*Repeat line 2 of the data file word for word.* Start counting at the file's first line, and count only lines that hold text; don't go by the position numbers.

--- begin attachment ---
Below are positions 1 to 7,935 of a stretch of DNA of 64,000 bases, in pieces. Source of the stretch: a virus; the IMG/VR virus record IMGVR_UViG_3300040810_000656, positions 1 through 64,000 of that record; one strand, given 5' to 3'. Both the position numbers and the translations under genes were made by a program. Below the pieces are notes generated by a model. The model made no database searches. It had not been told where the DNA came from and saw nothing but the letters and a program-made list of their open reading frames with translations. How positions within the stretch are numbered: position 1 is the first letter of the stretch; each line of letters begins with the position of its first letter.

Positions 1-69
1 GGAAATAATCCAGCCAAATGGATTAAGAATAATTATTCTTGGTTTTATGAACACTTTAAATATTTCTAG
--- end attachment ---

Positions 1-69